What is API’s policy on drinking?

In all API program sites, most university participants are of legal drinking age. At the orientation, the correlation between drinking and unsafe or risky behavior is specifically addressed. Participants are encouraged to carefully monitor their own alcohol consumption and act responsibly. They are cautioned only to drink in the company of trusted friends and host locals and never drink to the point of inebriation or loss of control. The API Study Abroad Agreement and Code of Conduct expressly prohibit abuse of alcohol. Participants who engage in behaviors that put their own safety or that of their program peers at risk are advised that they could be dismissed from the API program. API strives to make students aware that many dangers abroad are avoidable through careful monitoring of one’s consumption of alcohol and by making prudent choices about socializing and traveling.

Our high school participants are prohibited from consuming alcohol as a condition of their participation in an API program.

Participants who are concerned about their drinking can access support worldwide through Alcoholics Anonymous:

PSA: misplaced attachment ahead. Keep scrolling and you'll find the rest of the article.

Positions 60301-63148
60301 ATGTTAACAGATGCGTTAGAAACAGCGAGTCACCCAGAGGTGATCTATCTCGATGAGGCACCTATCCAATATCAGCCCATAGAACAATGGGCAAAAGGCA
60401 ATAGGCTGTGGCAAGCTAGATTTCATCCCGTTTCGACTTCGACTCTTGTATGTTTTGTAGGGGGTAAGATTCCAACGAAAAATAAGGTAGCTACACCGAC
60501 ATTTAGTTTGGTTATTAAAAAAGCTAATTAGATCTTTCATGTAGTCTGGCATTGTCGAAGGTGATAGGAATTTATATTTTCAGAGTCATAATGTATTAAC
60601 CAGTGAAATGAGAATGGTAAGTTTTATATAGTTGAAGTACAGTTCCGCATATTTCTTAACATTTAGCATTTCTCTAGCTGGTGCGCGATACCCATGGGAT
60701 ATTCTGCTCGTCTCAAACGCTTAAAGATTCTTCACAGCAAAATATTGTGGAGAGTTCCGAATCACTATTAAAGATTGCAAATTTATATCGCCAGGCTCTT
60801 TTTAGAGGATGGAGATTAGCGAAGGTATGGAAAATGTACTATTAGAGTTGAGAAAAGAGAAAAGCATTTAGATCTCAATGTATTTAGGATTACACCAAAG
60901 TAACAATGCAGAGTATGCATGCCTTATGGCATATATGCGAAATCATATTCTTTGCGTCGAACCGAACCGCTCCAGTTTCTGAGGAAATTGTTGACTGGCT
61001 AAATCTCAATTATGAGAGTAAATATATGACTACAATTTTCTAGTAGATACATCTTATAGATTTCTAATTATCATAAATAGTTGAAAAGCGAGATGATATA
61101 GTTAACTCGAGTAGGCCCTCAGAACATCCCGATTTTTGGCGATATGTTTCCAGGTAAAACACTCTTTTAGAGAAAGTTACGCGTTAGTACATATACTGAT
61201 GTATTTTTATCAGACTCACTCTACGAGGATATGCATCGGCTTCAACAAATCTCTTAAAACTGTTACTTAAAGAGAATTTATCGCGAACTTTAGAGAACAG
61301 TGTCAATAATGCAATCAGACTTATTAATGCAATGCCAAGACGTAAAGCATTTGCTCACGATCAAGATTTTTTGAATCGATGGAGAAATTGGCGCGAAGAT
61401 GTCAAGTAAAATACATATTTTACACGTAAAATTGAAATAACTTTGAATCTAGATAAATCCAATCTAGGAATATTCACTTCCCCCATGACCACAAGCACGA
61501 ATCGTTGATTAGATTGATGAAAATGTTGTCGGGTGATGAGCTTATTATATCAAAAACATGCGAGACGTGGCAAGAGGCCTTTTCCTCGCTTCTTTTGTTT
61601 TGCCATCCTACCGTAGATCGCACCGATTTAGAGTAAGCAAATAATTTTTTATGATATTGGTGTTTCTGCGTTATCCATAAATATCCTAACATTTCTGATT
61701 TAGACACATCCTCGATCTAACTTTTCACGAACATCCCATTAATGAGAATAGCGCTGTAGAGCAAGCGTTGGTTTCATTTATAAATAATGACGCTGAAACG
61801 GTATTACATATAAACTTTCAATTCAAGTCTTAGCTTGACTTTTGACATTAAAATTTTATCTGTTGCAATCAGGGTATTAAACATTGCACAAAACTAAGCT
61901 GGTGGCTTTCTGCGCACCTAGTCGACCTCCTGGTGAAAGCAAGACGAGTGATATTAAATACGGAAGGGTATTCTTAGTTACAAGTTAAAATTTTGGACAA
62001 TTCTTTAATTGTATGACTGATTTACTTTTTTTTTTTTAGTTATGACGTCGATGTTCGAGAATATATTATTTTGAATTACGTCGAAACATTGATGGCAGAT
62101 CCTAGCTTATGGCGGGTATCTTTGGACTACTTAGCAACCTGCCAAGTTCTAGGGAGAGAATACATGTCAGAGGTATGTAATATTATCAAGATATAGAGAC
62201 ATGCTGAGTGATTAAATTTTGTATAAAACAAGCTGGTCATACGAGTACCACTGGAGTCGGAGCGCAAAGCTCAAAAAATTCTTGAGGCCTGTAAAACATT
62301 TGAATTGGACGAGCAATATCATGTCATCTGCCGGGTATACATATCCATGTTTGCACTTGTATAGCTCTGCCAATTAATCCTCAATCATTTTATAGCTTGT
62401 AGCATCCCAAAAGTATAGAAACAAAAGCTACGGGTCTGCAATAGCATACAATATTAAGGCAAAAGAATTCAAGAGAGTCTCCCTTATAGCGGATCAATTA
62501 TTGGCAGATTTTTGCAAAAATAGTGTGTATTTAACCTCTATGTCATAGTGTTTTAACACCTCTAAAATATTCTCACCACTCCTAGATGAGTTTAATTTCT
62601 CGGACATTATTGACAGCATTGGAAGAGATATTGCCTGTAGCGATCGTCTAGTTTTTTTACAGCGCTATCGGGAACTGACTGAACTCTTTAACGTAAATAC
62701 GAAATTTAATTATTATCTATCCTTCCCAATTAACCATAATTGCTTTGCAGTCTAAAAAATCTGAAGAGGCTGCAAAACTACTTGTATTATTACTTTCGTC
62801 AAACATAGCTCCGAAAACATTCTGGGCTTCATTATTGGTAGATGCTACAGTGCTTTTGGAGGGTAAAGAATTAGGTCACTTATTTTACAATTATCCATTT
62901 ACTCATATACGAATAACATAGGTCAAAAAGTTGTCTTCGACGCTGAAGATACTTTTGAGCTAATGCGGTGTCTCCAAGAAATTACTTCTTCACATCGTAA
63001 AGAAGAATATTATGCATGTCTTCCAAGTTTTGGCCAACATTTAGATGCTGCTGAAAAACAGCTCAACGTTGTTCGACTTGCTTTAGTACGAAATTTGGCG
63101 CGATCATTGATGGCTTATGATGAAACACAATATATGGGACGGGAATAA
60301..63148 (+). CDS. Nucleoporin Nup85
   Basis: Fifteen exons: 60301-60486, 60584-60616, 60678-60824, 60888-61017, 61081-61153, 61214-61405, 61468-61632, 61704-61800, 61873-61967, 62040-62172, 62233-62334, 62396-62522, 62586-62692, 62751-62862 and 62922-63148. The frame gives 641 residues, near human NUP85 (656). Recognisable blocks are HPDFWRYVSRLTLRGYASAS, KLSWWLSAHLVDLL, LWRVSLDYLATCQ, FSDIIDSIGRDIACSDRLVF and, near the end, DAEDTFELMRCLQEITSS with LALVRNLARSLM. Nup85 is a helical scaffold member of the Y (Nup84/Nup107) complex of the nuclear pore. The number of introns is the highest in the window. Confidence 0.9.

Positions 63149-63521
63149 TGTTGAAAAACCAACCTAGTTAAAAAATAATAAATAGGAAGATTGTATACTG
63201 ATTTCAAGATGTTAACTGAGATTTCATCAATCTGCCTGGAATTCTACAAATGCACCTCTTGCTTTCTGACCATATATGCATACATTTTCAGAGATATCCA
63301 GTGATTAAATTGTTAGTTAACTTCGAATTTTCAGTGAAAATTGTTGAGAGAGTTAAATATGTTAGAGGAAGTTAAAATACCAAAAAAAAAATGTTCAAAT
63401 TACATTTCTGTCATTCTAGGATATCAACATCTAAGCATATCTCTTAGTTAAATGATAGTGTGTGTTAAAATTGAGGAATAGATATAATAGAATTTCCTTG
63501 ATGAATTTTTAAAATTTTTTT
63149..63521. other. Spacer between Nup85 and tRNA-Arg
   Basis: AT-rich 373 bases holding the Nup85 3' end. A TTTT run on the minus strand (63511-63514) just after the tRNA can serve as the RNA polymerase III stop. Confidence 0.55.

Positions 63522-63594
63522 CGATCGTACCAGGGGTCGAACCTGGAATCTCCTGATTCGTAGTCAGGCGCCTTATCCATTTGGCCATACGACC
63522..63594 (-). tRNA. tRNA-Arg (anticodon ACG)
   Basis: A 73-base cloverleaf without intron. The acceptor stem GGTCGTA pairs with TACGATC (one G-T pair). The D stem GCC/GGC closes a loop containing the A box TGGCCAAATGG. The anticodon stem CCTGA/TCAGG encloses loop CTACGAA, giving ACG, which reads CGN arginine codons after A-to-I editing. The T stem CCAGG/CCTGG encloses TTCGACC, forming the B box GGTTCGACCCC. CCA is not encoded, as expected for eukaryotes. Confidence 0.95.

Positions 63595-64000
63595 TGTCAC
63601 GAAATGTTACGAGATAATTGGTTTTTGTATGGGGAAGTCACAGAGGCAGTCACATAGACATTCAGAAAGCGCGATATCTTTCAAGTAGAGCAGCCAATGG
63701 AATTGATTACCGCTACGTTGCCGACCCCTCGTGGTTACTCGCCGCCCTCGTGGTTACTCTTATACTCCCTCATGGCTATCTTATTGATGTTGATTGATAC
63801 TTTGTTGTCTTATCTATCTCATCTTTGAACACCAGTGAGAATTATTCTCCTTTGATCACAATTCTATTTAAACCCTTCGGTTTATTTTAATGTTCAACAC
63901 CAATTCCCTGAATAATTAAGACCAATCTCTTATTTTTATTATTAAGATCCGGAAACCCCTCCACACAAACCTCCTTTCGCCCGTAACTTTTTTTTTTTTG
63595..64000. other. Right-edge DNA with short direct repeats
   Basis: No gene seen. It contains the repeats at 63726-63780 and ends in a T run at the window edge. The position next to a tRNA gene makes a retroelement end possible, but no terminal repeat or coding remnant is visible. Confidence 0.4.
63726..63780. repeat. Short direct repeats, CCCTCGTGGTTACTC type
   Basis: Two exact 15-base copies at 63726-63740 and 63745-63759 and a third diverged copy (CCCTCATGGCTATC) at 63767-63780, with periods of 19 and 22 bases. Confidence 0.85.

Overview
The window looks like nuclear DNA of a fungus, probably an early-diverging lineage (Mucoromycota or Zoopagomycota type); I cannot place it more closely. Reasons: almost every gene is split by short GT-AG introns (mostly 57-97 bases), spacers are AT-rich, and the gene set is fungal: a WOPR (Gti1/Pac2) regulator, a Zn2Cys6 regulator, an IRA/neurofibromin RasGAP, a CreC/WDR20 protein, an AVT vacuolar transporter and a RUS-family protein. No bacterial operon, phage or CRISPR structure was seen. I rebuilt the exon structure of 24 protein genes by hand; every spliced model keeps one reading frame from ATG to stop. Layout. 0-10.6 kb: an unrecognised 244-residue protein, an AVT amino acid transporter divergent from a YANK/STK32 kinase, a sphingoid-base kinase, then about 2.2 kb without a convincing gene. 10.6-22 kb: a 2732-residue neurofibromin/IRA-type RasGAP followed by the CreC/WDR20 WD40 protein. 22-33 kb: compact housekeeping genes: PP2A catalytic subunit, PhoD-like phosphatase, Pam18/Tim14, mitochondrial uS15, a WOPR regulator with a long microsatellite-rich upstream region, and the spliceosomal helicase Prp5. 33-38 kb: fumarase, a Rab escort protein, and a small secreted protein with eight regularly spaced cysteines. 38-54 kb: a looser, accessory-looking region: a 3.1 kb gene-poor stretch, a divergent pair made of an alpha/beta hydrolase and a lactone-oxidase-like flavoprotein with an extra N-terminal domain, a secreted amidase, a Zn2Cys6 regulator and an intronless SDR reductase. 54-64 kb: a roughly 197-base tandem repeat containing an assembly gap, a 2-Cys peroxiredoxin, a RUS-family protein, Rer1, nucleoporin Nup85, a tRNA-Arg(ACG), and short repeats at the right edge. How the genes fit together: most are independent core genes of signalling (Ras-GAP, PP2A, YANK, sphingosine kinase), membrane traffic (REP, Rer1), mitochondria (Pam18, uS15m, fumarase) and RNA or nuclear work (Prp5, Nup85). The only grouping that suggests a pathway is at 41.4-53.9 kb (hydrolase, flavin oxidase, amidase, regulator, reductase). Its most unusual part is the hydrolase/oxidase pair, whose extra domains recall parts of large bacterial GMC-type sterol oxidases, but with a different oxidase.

Alcoholics Anonymous World Services

P.O. Box 459, Grand Central Station

New York, NY 10163

Tel: 212-870-3400

Gender discrimination and sexual assault is a big topic on college campuses. What protections are available abroad in the event of sexual harassment or assault?

Though significant data does not exist specifically regarding this question, there is some indication that some forms of gender discrimination are higher abroad than on a home campus. The studies conducted have been small and focused on the experience of female travelers. Some consistent themes related to sexuality and (unwanted) attention while abroad were as follows:

  • In many countries, “cat calling” and verbal comments regarding areas of the body are more common than would be considered acceptable in the U.S. This is not considered harassment in many countries, though it would be in the U.S.;
  • Unfamiliarity with local norms regarding body language, attire, behavior and actions can lead to misinterpretations regarding interest in, and availability for, sex;
  • Unwanted touching, verbal overtures, rape or other non-consensual sexual activity is often linked to excessive alcohol consumption, and may result in decisions to leave friends to follow an unknown or lesser known party.